(W) Brian Ruckley (A) Angel Hernandez (A) Anna Malkova (C) Joana Lafuente (C) Josh Burcham
I was skeptical at the onset of this series. For all the bluster of the line’s subhead “The Dawn of a New Era,” it felt like a retread of threads we’d visited in previous Transformers iterations: pre-war Cybertron, an imperfect state, Megatron and Orion Pax bristling against a domineering Sentinel Prime.
And while The Transformers (2019) hasn’t exactly broken the mold, it’s sprinkled in enough new ideas to make my interest blossom.
Writer Brian Ruckley’s most inspired decision has been to make his Cybertronians so stupendously violence-averse. While we’ve had depictions of pre-war Cybertron in a similar vein — a formerly colonizing planet attempting to turn its back on its bloody, expansionist past — they’ve still operated more or less as a facsimile of earth replete with crime, murder, and other violence. Except robots.
But this Cybertron is a tightly controlled society, its energon rationed and new forgings only allowed intermittently. It is also exceedingly peaceful. The murder of Brainstorm and, later, Rubble (a refreshingly bold move, killing the newly-forged audience surrogate) is so rare and unknown as to spark a massive silent protest in this issue. Previously, when facing a threat from the insurrectionist Rise group, the Autobot security forces are forced to dig out artifact-weapons from a previous era. Ruckley has them express their utter unfamiliarity (and ineptitude) with their use.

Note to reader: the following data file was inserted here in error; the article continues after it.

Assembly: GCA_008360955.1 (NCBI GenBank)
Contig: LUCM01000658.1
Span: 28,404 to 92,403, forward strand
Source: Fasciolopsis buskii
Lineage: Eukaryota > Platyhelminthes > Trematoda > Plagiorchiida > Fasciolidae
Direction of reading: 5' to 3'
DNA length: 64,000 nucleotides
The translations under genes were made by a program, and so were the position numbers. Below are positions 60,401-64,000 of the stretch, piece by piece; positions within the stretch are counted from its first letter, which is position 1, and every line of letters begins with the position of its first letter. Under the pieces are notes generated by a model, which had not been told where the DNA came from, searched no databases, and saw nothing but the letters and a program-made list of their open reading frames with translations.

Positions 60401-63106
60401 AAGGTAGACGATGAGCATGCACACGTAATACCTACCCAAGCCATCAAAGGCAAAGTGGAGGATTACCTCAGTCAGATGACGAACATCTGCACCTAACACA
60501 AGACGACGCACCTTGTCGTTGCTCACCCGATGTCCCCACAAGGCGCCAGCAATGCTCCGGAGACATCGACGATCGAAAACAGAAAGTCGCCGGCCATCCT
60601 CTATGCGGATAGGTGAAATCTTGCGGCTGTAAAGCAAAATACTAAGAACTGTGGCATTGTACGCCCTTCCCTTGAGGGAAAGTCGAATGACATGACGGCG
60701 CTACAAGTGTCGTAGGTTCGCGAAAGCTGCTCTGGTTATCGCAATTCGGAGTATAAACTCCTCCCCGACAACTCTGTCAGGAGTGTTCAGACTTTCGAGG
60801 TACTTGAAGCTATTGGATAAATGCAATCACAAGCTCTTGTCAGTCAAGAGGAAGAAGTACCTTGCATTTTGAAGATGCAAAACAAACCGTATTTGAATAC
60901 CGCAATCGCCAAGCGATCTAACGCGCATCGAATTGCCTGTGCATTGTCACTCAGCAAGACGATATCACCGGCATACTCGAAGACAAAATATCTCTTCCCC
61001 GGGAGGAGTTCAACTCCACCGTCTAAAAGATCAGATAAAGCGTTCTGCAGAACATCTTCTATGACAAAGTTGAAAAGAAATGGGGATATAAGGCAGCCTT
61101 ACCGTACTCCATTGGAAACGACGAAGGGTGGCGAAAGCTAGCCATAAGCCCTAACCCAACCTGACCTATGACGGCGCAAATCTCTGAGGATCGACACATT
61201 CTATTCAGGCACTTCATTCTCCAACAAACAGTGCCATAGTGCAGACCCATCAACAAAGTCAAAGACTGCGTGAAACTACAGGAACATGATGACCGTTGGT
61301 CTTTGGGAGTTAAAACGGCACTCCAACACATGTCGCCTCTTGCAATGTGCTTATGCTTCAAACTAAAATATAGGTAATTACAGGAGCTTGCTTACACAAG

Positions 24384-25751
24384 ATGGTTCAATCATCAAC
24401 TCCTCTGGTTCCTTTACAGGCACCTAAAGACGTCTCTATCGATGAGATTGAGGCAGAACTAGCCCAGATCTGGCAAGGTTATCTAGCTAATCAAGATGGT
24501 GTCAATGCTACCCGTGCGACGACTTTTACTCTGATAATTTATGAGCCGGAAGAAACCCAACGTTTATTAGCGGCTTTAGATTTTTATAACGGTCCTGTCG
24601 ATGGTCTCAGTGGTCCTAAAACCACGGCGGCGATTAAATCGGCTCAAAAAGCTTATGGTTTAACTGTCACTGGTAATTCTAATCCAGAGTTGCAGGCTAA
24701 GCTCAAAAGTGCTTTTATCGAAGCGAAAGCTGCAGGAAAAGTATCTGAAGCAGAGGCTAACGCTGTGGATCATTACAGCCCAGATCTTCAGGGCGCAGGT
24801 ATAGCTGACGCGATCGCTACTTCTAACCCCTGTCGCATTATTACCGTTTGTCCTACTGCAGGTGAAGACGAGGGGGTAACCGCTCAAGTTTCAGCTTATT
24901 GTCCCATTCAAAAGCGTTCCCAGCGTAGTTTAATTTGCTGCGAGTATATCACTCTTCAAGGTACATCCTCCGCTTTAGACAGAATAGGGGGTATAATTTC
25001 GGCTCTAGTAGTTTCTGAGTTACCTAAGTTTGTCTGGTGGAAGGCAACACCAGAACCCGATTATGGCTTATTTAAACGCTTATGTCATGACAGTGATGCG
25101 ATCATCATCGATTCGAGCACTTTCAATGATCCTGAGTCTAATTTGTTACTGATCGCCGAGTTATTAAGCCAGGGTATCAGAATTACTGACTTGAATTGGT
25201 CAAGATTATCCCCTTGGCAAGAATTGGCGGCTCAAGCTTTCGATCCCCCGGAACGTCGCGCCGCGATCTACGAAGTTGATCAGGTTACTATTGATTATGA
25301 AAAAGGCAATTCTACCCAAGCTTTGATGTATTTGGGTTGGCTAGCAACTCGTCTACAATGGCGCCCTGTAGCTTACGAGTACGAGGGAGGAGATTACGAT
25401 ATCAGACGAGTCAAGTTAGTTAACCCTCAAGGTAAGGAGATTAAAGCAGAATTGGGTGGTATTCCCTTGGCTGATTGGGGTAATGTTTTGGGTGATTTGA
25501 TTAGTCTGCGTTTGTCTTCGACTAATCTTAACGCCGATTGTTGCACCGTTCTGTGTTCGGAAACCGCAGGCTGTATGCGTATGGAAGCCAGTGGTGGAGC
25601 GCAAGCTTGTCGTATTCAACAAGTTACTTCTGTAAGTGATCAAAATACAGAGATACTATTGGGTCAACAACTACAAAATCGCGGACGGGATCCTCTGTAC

But how long can that kind of tightly-controlled peace last?
In issue #8, the aptly-named psychotherapist Froid surmises the delicate equilibrium: “We are wilful, protean, assertive, troublesome beings,” he tells Prowl and Chromia. “Restraint and constraint were never going to work forever.”
That’s a big idea and I can’t help but think there are several big ideas hidden within the pages of a comic designed to sell toys.
Ones that might even tap into the zeitgeist of the current moment. The Cybertronian rules-based order — codified laws built to maintain peace and stability in response to a preceding era of bloodshed and expansionist conflict — crumbles before the narrative manipulation and political machinations of a power-hungry Senator Megatron who wishes to return the planet to its galactic ascendance.
Issue #11 — which I am ostensibly reviewing here — is very much centred on that deception. The last issue revealed Megatron has been covertly directing the Rise to cause havoc in order to create opportunity for his own Ascenticon movement. He makes some further moves to stoke that unrest this issue (driven somewhat by Soundwave’s snap decision-making) and ends the issue with the recording of a call to arms against the established order, brandishing an all-too-familiar canonical icon that portends the carnage to come.
We all know where this story is going and in that foreknowledge is its tragedy. Ruckley is playing a sonorous melody here, hitting just the right notes to build towards the inevitable, terrible climax.
Everything old is new again.